“I have a responsibility to this country too and I can’t stand by and see it destroyed.”
Chris Cronyn (Peter Graves) and his wife Linda Cronyn (Andrea King) are American scientists. They are telecommunications experts. Their current project is to send radio signals to Mars looking to contact Martians. Due to its orbit Mars is currently the closest it will be on its journey around the Sun. Chris is using an advanced communications system that was stolen from the Nazis. One day, Mars calls back. At first his communications are mathematical equations.
At the same time Franz Calder (Herbert Berghof) is also trying to communicate with Mars. He is hiding in a research station deep in the Andes Mountains. Calder is an ex-Nazi who invented the hydrogen valve that Chris is using to boost the signals. The Russians show up and want to know if Calder has succeeded in contacting Mars. He says no but the Americans, who also have his technology, have succeeded.
Chris begins a dialogue with Mars. Their lifespan is 300 years. They have unlimited power and an excess of food. It begins to sound as if Mars is a utopian society. The news spreads like wild fire. So does chaos. The news that there is life on Mars and that it is more advanced than Earth brings economic collapse around the world. Agriculture, mining, Oil, banking all fall knowing that everything Earth is doing is obsolete. The world is in an uproar. Marshall Law is enacted everywhere. The Cronyn family is besieged with angry workers who are in fear of their jobs.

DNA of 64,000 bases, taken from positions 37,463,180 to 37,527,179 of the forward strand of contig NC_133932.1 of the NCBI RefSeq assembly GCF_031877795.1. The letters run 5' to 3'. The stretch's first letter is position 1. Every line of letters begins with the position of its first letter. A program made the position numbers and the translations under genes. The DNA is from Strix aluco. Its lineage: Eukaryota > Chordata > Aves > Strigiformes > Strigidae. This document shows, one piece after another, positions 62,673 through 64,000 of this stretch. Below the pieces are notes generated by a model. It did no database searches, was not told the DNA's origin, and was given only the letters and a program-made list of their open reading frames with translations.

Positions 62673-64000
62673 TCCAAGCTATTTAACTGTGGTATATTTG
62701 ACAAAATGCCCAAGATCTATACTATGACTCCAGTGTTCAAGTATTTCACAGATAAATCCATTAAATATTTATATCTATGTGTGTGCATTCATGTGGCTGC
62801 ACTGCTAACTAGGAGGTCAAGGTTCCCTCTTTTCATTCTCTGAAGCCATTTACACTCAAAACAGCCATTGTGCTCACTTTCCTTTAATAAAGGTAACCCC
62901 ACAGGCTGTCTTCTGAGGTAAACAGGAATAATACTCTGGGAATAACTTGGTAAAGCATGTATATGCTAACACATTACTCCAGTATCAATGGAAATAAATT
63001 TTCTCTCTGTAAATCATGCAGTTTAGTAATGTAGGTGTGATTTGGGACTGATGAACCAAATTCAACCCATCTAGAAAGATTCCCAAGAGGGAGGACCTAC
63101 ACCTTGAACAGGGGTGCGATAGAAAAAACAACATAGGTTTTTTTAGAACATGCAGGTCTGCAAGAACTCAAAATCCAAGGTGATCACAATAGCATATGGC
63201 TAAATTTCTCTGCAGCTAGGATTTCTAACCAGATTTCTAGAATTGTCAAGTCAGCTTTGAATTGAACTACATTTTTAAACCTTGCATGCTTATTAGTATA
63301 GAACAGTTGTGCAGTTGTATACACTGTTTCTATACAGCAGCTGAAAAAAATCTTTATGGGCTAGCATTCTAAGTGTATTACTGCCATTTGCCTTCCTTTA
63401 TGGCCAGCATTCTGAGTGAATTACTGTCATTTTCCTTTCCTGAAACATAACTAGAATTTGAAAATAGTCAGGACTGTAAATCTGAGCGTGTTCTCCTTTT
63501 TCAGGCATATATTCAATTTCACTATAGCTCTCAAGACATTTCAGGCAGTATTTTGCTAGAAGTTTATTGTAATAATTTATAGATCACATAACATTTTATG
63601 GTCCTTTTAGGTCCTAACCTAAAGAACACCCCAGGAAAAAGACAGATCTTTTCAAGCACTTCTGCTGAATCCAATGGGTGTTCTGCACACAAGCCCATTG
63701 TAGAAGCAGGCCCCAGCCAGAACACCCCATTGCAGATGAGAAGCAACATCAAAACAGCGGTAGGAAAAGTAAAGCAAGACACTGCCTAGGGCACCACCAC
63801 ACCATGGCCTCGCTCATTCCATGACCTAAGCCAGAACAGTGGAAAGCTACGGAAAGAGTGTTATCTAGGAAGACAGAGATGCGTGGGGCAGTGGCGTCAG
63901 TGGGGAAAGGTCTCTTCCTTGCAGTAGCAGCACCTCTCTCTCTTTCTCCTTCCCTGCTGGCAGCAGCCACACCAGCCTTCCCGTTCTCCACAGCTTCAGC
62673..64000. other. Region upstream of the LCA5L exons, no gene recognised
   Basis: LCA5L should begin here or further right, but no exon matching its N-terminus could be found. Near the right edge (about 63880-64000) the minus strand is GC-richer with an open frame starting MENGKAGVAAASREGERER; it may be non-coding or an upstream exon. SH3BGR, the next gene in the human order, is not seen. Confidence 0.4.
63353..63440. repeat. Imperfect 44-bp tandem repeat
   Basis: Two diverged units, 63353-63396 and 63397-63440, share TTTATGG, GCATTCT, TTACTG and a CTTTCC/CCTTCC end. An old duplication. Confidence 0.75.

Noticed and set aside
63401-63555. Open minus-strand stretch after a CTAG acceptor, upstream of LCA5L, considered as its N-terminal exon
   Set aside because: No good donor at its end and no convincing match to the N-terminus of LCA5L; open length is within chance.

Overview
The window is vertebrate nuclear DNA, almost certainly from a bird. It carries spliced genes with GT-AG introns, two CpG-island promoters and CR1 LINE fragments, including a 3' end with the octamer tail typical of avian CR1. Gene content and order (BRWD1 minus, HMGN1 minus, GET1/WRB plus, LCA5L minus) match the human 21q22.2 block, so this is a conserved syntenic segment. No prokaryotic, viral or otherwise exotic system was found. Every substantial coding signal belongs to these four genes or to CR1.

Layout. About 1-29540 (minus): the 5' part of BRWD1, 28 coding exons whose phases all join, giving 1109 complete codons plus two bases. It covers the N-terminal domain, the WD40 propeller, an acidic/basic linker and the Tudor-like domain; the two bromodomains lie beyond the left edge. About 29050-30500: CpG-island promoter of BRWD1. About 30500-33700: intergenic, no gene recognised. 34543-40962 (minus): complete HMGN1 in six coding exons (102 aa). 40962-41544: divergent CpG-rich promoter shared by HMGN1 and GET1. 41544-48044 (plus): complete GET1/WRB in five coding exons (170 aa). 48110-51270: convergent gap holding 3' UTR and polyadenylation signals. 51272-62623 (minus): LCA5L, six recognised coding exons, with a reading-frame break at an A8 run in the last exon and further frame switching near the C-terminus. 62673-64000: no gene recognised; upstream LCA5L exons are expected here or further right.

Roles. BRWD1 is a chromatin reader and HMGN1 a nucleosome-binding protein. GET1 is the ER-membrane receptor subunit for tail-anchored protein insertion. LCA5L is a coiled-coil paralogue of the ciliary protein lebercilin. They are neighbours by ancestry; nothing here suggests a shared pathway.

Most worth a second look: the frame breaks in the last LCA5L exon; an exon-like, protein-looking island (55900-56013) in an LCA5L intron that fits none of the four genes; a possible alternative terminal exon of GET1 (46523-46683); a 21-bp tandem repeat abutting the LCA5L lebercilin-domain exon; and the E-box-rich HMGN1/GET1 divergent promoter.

The military wants to take over control of the communications to prevent more upheaval. The Russians contemplate war. The government imposes a news blackout and orders the transmissions to stop. They realize that the Soviet Union could pick up and decode Mar’s messages. Then a message is decoded that the Earth is condemned to the fear of nuclear war for abandoning the teachings of God. When the message is broadcast all over the world a religious movement sweeps the globe. Even Russia is overthrown by theology.
But then, Franz Calder shows up in the United States, and he casts doubts about where the messages actually came from.
“Red Planet Mars” was released in 1952 and was directed by Harry Horner. The movie is based on the play by John L. Balderston and John Hoare. The title of the movie is great, but very misleading. The ‘Red Planet’ part could refer to the Russian communist countries, as well as Mars.
I personally don’t consider it a Science Fiction movie. It is a political and religious movie. There are no rocket ships, aliens or ray guns. There is basically no action at all and not really anything to do with space. Instead it is a pro USA cold war propaganda film with religious overtones. Our freedom of religion is one of the aspects that make us different from communist countries. And according to us, makes us better than communist countries. A sort of spare the religion, spoil the country kind of thing. To me the movie is more appropriate for Sunday morning than Saturday night creature features.
If you like theological movies this one will get you thinking, however, if you are looking for your basic low budget “B” sci-fi movie, you are better off with “Angry Red Planet”.